BART management officials and members of the Amalgamated Transit Union Local 1555 have parted ways for the night, saying contract talks will resume Sunday in hopes of averting the strike currently in place for Monday morning, BART spokesman Linton Johnson said tonight. Representatives from BART and ATU Local 1555, the transit agency’s second-largest union, which represents about 900 train operators, station agents and power workers, resumed contract talks this afternoon. The two parties will meet again at 11 a.m. Sunday, according to Johnson.
“We are continuing to make progress and we’re going to our respective offices to work on language and proposals,” Johnson said in a statement at 7:30 p.m.
ATU Local 1555 president Jesse Hunt said Thursday afternoon that workers will go on strike after BART service ends Sunday night. His announcement came several hours after BART board members voted 9-0 to impose pay and work rules on the union, effective immediately.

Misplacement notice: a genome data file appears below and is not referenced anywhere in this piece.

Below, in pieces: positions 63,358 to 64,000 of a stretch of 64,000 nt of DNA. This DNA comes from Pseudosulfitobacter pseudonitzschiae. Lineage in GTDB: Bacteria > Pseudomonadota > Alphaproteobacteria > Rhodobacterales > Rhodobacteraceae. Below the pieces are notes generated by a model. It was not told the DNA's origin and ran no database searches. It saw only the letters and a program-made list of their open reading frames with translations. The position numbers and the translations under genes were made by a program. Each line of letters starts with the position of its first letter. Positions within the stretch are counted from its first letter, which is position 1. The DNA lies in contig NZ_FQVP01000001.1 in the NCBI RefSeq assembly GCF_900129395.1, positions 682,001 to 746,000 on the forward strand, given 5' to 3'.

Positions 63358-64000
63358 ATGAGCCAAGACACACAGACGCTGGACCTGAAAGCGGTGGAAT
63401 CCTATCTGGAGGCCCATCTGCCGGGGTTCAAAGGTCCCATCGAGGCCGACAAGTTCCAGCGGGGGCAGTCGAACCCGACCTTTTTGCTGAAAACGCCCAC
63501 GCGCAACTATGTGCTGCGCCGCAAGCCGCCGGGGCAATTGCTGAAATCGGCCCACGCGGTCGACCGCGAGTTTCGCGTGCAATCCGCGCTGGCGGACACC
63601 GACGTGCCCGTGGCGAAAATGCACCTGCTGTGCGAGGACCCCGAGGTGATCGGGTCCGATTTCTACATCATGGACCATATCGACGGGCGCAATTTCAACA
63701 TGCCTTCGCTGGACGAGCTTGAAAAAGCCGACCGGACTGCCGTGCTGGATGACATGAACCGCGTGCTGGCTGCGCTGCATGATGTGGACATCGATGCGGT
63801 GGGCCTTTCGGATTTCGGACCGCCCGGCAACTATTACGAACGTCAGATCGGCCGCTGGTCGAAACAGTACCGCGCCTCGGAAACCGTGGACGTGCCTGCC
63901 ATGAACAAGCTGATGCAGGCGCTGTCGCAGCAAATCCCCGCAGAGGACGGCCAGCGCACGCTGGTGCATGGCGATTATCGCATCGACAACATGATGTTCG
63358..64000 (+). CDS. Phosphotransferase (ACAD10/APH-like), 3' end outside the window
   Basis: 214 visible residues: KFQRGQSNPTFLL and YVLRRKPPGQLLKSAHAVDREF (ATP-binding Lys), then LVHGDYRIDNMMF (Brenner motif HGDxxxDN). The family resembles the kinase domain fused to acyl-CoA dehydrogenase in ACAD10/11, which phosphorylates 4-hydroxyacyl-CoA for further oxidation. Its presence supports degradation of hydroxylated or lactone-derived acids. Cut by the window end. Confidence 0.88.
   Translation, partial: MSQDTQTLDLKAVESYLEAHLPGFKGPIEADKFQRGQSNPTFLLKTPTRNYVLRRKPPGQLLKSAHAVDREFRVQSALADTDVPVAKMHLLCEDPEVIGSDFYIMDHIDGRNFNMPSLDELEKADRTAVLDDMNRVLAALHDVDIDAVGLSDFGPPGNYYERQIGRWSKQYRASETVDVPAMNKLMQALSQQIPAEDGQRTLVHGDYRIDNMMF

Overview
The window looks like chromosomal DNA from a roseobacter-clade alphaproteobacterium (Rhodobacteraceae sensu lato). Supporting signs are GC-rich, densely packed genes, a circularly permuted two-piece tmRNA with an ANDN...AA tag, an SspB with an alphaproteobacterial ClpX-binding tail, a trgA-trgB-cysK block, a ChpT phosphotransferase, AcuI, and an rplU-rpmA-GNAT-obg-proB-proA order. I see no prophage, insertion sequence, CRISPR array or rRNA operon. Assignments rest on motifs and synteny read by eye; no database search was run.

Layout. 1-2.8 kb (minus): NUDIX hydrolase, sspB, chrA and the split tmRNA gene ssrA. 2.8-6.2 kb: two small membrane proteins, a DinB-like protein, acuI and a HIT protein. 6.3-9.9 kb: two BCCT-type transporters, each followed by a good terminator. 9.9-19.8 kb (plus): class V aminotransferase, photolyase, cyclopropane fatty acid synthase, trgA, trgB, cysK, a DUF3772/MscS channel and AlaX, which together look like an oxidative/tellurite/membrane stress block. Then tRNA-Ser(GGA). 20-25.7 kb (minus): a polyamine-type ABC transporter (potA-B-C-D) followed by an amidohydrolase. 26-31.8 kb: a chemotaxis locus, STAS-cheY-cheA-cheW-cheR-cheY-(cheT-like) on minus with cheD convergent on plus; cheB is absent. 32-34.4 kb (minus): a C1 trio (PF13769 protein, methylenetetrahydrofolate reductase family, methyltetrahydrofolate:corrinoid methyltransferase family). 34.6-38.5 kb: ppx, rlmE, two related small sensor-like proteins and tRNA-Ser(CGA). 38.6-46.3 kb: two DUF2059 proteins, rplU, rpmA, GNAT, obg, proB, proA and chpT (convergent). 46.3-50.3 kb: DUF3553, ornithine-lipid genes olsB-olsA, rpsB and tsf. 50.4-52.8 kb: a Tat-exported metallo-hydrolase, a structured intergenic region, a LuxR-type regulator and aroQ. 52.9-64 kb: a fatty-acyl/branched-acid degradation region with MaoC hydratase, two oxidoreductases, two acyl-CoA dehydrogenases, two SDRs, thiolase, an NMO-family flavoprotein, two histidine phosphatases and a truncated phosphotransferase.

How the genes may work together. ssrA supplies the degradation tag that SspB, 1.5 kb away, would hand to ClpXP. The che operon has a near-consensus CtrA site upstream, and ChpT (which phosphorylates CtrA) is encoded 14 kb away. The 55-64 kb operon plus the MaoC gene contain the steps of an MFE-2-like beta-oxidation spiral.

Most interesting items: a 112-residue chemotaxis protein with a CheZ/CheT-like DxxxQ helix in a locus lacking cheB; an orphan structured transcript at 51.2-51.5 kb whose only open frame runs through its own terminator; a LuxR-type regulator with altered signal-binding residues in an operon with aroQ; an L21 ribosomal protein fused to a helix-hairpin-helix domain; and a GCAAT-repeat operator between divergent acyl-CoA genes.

Johnson said management declared an impasse in its talks with ATU Local 1555 Wednesday night because the union wasn’t reaching management’s cost-cutting target.
He said management’s goal is to achieve $100 million in labor cost savings in the next four years to help deal with its projected $310 million budget shortfall in that time span. Two other BART unions voted earlier in the week to approve management’s contract offer but their leaders say they will respect picket lines if ATU Local 1555 goes on strike. The other unions are Service Employees International Union Local 1021, which represents about 1,500 mechanics, custodians, safety inspectors and clerical employees, and American Federation of Local, State and Municipal Employees Union Local 3993, which represents about 200 middle managers.
ATU Local 1555’s members voted by a two-to-one margin on Monday to reject management’s contract offer.